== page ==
If you ever encounter a bug in-game, the best way to let a coder know about it is with our GitHub Issue Tracker. Please make sure you use the supplied issue template, and include the round ID for the server.
(If you don’t have an account, making a new one takes only one minute.)
If you have difficulty, ask for help in the #coding-general channel on our discord.
Hello and welcome to /tg/station’s contributing page. You are here because you are curious or interested in contributing - thank you! Everyone is free to contribute to this project as long as they follow the simple guidelines and specifications below; at /tg/station, we strive to maintain code stability and maintainability, and to do that, we need all pull requests to hold up to those specifications. It’s in everyone’s best interests - including yours! - if the same bug doesn’t have to be fixed twice because of duplicated code.
First things first, we want to make it clear how you can contribute (if you’ve never contributed before), as well as the kinds of powers the team has over your additions, to avoid any unpleasant surprises if your pull request is closed for a reason you didn’t foresee.
/tg/station doesn’t have a list of goals and features to add; we instead allow freedom for contributors to suggest and create their ideas for the game. That doesn’t mean we aren’t determined to squash bugs, which unfortunately pop up a lot due to the deep complexity of the game. Here are some useful starting guides, if you want to contribute or if you want to know what challenges you can tackle with zero knowledge about the game’s code structure.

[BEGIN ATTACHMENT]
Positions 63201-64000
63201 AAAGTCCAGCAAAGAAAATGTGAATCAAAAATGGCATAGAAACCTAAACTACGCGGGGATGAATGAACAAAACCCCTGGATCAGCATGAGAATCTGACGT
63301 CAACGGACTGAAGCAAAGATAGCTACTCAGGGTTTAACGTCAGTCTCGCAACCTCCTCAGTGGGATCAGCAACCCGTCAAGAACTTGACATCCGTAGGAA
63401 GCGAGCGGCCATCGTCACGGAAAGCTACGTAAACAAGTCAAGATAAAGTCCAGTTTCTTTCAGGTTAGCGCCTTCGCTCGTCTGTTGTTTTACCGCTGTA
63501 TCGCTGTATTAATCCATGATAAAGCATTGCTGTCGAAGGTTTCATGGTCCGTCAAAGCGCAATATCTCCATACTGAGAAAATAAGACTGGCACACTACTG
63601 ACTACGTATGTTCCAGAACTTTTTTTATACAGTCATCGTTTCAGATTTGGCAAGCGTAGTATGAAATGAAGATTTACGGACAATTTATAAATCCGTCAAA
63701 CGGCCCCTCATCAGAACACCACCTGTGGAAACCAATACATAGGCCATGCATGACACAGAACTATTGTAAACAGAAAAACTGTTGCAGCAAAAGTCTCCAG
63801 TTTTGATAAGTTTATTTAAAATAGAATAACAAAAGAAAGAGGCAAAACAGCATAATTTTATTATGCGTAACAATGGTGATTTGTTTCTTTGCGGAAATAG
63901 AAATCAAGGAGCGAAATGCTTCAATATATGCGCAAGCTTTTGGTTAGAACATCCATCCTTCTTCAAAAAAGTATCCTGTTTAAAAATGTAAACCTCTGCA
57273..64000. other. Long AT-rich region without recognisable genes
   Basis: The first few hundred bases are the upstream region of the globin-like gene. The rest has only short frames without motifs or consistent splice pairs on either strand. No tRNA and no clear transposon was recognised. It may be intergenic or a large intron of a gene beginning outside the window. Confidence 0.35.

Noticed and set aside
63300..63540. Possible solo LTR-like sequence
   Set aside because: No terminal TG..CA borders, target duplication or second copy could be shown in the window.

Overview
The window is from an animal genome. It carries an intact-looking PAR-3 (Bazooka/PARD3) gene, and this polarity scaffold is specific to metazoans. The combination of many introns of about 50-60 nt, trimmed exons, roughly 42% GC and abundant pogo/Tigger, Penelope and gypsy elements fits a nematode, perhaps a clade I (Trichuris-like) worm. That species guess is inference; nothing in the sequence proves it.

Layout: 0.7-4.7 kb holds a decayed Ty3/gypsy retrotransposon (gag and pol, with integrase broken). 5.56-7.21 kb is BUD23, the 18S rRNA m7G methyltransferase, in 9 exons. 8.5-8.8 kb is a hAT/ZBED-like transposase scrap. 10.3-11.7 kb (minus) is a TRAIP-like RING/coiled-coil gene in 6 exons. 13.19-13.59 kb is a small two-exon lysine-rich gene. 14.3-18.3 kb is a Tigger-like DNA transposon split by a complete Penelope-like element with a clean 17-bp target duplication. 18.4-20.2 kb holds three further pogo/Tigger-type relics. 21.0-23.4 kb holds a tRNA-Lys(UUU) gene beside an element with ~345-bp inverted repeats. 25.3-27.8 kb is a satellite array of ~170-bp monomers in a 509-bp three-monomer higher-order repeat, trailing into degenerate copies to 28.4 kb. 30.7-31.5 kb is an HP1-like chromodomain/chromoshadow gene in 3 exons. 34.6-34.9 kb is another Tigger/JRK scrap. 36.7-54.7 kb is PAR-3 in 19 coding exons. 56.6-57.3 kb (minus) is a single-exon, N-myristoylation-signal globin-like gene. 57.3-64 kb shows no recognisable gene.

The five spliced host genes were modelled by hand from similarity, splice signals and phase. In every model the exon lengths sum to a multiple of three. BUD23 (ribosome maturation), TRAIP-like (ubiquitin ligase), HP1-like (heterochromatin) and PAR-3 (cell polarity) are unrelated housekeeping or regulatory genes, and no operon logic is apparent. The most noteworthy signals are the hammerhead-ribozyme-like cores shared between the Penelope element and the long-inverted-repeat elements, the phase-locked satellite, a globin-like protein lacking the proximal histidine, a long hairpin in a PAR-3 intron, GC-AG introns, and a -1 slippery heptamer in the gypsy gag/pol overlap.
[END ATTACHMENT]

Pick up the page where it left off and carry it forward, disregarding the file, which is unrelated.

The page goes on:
If you want to contribute the first thing you’ll need to do is set up Git so you can download the source code.
We have a list of guides on the wiki that will help you get started contributing to /tg/station with Git and Dream Maker. For beginners, it is recommended you work on small projects like bugfixes at first. If you need help learning to program in BYOND, check out this repository of resources.
There is an open list of approachable issues for your inspiration here.
You can of course, as always, ask for help on the discord channels, or the forums, We’re just here to have fun and help out, so please don’t expect professional support.
The Headcoder is responsible for controlling, adding, and removing maintainers from the project. In addition to filling the role of a normal maintainer, they have sole authority on who becomes a maintainer, as well as who remains a maintainer and who does not.
Maintainers are quality control. If a proposed pull request doesn’t meet the following specifications, they can request you to change it, or simply just close the pull request. Maintainers are required to give a reason for closing the pull request.
Maintainers can revert your changes if they feel they are not worth maintaining or if they did not live up to the quality specifications.
As mentioned before, you are expected to follow these specifications in order to make everyone’s lives easier. It’ll save both your time and ours, by making sure you don’t have to make any changes and we don’t have to ask you to. Thank you for reading this section!
As BYOND’s Dream Maker (henceforth “DM”) is an object-oriented language, code must be object-oriented when possible in order to be more flexible when adding content to it. If you don’t know what “object-oriented” means, we highly recommend you do some light research to grasp the basics.
(i.e. absolute pathing)
DM will allow you nest almost any type keyword into a block, such as:
datum datum1 var varname1 = 1 varname2 static varname3 varname4 proc proc1() code proc2() code datum2 varname1 = 0 proc proc3() code proc2() ..() code